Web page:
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Hello Kay, also a warm welcome to BTG.

 

So glad you were able to find the site. As others have said, you will get much help and support from reading the various threads and from the responses of our members.

 

Three months on is early in your recovery. It is so important that you don`t try and get back to `normal` as quickly as possible. Your brain needs time to adjust and heal.

 

Your fiancé did so well in insisting that the decision to discharge you early was questioned.

I was present when my wife had her SAH six years ago. It is tough in a different way for us carers as we deal with what happened and it`s consequences. Speak often to each other about your feelings and fears post SAH. You are both daily finding out how SAH is affecting your lives, and wondering what the future holds.

 

It is good that you are meeting with your consultant on Thursday. As already mentioned, write down all the questions that are upmost in your minds.

 

I wish you both well in your recovery.

 

Please keep in touch.

 

 

Subs

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Hi there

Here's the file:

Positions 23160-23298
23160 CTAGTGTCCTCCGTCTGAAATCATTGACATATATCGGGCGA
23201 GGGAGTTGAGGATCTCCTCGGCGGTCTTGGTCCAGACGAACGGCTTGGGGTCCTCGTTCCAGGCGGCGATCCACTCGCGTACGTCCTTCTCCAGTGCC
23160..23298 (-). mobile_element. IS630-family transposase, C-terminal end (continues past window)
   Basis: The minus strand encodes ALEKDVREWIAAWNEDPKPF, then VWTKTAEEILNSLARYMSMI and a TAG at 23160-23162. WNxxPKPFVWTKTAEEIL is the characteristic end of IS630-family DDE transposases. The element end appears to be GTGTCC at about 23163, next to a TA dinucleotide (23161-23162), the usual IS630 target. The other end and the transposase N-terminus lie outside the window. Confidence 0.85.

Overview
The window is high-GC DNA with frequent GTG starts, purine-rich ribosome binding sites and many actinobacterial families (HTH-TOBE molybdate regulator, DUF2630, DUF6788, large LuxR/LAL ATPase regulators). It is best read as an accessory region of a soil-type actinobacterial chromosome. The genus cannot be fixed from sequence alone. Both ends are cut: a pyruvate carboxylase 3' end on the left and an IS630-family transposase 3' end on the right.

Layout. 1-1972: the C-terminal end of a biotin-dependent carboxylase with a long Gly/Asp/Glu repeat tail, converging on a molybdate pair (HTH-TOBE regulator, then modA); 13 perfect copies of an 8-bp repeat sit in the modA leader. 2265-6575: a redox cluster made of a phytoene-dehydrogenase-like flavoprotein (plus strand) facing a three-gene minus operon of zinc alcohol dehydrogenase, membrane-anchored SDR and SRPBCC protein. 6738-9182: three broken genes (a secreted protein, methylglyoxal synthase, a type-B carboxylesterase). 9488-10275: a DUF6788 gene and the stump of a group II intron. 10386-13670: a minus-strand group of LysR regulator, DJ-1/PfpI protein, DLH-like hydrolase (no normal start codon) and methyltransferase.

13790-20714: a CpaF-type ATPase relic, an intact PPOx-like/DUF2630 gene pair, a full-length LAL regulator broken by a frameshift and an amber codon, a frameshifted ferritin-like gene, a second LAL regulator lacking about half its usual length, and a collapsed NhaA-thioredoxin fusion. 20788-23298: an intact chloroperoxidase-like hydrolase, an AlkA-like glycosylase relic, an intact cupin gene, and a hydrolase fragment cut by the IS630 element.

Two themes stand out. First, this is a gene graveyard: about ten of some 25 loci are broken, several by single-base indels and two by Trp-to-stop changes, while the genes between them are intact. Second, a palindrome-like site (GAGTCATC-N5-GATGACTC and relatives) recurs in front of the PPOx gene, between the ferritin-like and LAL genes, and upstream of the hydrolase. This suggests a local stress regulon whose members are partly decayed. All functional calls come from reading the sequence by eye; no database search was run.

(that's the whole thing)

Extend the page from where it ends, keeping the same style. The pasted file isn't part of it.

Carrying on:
Warm welcome to the site, so glad that you found us.

 

I have no memory either of when it happened that's ok for me too...

 

Take things easy, listen to your body when your tired 'rest' and keep hydrated...

 

Take care

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Late response but welcome to site very early days in your recovery and you are bound to be both reeling from shock, it is very scary both for those of us who have suffered SAH and for our family and close friends.  I am pleased your fiancé and nurses were more vigilant and insisted on further exploration.

 

I wish you lots of luck in your recovery which whilst is hard it does get better.

 

Regards

 

Sharon x

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Hi Kay - welcome to BTG!

 

Hats off to your fiancée!  As some of the others have said, symptoms are often missed or mis-diagnosed and that isn't the best place to be, so well done to him.

 

As for the gobbledygook, ask at your next check up to have them translate it for you, and take a notebook so you can write things down so you don't forget.  Write down any questions you want answering before you go so you don't forget them either.

 

It's still very early days for you yet in your recovery so take your time and don't expect things to return all at once -they take time, patience and nurturing.  Sometimes when things go well, you can be tempted to overdo it a bit and your body will soon tell you it's too much or too soon, so be careful.  Enjoy the pleasure of doing everyday things, it's amazing what new respect and appreciation you will develop for them now!